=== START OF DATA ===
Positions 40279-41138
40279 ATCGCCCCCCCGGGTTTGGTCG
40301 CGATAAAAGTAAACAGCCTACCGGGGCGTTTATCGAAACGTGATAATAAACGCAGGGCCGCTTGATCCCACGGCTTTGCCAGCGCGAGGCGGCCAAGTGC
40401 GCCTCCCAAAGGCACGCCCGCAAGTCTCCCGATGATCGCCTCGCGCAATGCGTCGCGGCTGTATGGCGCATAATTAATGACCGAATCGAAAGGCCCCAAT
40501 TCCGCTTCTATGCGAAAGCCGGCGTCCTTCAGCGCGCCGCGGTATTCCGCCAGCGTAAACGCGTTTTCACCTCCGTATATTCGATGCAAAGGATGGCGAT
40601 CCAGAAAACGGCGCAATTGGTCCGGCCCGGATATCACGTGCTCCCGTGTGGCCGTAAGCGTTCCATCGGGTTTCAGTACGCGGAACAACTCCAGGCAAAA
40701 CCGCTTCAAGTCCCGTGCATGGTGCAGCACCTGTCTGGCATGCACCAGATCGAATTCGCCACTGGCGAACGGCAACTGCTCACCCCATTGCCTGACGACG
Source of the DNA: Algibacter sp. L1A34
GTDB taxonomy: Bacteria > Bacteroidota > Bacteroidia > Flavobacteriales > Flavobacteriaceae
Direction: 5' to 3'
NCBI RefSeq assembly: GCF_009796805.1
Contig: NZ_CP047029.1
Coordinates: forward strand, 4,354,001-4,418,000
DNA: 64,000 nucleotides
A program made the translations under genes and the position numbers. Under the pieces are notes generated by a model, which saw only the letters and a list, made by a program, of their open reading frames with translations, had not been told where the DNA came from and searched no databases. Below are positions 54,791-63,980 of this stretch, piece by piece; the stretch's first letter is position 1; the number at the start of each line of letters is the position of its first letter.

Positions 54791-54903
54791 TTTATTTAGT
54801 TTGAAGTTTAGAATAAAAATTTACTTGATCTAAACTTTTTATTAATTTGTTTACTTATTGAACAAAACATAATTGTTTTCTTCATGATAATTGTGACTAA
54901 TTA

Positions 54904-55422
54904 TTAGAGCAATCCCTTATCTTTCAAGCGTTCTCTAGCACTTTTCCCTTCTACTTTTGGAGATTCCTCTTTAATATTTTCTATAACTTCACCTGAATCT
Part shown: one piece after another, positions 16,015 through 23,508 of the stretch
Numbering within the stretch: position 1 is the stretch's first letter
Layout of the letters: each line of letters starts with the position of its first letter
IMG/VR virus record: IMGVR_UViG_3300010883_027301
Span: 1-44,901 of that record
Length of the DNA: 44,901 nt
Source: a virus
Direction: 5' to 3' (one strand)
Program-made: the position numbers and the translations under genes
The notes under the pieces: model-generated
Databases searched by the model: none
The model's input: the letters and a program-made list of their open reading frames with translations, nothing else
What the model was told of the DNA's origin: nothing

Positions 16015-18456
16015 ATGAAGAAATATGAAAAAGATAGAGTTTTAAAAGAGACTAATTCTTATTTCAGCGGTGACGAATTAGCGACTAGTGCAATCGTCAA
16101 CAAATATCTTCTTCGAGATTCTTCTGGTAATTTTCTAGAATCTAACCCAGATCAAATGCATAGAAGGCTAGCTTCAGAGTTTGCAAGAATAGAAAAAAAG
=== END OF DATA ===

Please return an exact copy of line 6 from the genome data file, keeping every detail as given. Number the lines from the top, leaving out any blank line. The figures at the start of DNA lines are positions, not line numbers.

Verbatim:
40601 CCAGAAAACGGCGCAATTGGTCCGGCCCGGATATCACGTGCTCCCGTGTGGCCGTAAGCGTTCCATCGGGTTTCAGTACGCGGAACAACTCCAGGCAAAA